Nestled in the quiet hills of Osage County is an Osage-owned Bed-and-Breakfast called Moonstone.
Johnny “Jack” Smith (Osage) and his wife, Penny, opened Moonstone Bed-and-Breakfast in May.
“We both really like animals and with all this land we have, we wanted to do something with it,” Smith said. “So one day we just decided to start a bed and breakfast.”
The 65-acre property is located west of Ochelata and has plenty of activities for all ages.
There is a petting zoo with 40 goats, 18 chickens, five miniature donkeys, five dogs, four ducks, three cats, a miniature pony, a talking parrot, a prairie dog and a llama named Joey.
There are also two ponds visitors can fish at, swim in or use a paddleboat. The ponds are stocked full with catfish, bass, crappie and perch fish.
Beavers can also be spotted in both ponds from time to time.
“When visitors stay they have free range of the property and can use anything they want,” Smith said. “I have a projector and 84 inch screen so I’ll set it up outside for guests to have a movie night sometimes.”
The Smiths have had six guests since the B&B opened. They haven’t had any Osage guests but welcome them to come and stay.
“We have had guests but not as many as we would like,” Smith said. “But we haven’t done much advertising, just word of mouth.”
Pawhuska resident, Clara Collins stayed at the B&B over Memorial Day weekend and loved it.
“The cost was very reasonable and they made breakfast for us,” she said. “They even had cookies made when we got there.”
She found out about Moonstone from a friend on Facebook and decided to make reservations.
She said her daughter and her daughter’s friend had a fun time at the petting zoo. They also had fun fishing and even caught a couple of fish.
“We had a lot of fun and we didn’t want to leave,” Collins said. “I definitely want to go back.”
Collins especially liked the sunsets and overall scenery. She said the Smiths are wonderful people and were really good hosts.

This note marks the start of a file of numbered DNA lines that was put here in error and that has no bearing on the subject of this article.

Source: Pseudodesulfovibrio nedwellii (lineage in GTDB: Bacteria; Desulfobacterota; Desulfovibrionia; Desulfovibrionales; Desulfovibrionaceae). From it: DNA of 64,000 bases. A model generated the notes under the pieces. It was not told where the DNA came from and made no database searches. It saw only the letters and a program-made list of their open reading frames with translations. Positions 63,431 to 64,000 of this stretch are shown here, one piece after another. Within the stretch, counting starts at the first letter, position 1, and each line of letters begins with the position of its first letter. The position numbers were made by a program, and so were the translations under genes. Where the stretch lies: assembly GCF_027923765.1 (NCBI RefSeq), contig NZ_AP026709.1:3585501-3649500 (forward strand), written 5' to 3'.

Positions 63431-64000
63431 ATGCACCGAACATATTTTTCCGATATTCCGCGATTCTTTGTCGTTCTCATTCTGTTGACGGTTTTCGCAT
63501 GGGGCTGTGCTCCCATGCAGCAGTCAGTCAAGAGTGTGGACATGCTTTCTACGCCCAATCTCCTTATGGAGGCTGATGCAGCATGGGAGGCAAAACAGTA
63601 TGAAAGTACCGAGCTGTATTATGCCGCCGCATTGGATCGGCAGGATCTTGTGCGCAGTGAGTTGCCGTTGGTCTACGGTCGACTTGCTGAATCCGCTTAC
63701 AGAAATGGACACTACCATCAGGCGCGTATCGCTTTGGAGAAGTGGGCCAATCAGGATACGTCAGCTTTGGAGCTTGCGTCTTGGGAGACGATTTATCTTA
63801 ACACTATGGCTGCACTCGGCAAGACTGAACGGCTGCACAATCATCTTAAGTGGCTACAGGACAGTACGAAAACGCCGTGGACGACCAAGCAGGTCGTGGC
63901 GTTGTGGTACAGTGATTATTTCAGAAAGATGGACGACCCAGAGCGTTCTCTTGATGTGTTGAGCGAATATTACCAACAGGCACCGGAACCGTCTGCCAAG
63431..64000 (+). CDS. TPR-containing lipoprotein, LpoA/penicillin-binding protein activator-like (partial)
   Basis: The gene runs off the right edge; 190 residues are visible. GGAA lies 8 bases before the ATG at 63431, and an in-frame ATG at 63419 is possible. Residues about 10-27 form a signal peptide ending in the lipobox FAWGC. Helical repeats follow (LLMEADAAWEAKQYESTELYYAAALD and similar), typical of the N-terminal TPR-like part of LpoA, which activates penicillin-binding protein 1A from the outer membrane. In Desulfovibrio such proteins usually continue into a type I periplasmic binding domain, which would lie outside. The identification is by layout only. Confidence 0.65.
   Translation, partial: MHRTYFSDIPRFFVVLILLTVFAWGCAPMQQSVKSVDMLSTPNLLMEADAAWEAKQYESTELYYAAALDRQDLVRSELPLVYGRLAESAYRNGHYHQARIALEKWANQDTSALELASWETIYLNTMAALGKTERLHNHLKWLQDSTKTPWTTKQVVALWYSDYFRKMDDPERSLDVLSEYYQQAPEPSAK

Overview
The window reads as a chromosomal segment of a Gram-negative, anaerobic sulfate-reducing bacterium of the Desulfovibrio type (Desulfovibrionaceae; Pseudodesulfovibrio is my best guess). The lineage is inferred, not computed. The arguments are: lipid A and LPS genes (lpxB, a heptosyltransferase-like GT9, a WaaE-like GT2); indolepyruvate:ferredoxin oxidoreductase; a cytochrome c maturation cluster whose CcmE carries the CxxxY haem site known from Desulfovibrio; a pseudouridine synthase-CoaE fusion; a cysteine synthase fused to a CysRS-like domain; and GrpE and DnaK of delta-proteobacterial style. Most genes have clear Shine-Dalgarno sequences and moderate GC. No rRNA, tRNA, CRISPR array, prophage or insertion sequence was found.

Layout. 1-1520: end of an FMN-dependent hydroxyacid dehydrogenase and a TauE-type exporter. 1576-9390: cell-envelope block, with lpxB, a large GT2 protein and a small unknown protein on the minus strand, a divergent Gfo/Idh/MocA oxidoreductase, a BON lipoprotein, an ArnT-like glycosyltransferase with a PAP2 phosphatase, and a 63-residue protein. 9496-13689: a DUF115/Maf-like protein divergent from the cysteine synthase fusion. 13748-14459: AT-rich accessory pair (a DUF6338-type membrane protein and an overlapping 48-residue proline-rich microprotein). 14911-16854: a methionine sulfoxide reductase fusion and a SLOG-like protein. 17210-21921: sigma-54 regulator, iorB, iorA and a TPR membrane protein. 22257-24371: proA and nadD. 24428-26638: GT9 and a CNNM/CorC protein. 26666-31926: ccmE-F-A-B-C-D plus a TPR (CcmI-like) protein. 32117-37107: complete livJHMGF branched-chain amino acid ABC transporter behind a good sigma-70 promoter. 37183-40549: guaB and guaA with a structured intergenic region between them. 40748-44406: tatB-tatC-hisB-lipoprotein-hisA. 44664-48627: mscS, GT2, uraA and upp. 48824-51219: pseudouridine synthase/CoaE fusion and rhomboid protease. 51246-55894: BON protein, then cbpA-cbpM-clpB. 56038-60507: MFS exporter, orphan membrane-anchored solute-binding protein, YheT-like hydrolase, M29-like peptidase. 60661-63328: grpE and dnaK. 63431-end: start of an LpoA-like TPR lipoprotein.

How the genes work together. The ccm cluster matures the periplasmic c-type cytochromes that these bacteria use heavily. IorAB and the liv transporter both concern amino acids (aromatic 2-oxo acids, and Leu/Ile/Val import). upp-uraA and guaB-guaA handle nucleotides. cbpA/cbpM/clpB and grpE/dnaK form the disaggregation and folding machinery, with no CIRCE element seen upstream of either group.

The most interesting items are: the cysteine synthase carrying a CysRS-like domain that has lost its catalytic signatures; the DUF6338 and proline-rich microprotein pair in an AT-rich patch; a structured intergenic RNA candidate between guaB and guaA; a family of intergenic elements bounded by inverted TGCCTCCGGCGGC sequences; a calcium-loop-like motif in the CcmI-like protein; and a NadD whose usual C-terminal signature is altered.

Smith is descended from the Strike Axe family and grew up in Pawhuska. He graduated from Pawhuska High School in 1986 and moved to Kansas City. He lived in Kansas City for 20 years working in the music management industry.
He then reconnected with Penny, his wife, a few years ago and decided to move back to Oklahoma.
“I moved back because I was in love,” he said. “We got married a year ago August and decided to start this funny farm.”
They came up with the name “Moonstone” because the first time he kissed Penny it was a full moon. And there are a lot of stones on their property, thus the name “Moonstone” was created.
Penny works as a nurse in Bartlesville while Smith wears many hats. He is a freight broker, manages a couple local music artists and runs the B&B.
They are planning on having their own feed store as well and becoming a dealer for the surrounding areas especially Bartlesville.
“The feed store will have food for dogs, horses, sheep, goats and have pretty much everything you need for your animals,” Smith said.
Smith also wants to expand the B&B which currently only has one cottage and RV area. He is planning on building a lodge with six to eight guest rooms and six cabins.
“Our goal is to have a resort where we can have 15 units for visitors,” he said.
Smith also hopes that the lodge can be a place for people to have weddings, parties and meetings.
“We’d like to make the Bed-and-Breakfast so big we can make it a full-time job,” he said.
For more information on Moonstone Bed-and-Breakfast you can call Jack at (913) 206-5225 or visit their website at http://moonstonebedandbreakfast.com/Home.html.
See more Osage News photos on Flickr online at:http://www.flickr.com/photos/osagenews/sets/72157632180301752
They also have special discounts from time to time on their Facebook page athttps://www.facebook.com/moonstone.acres?fref=ts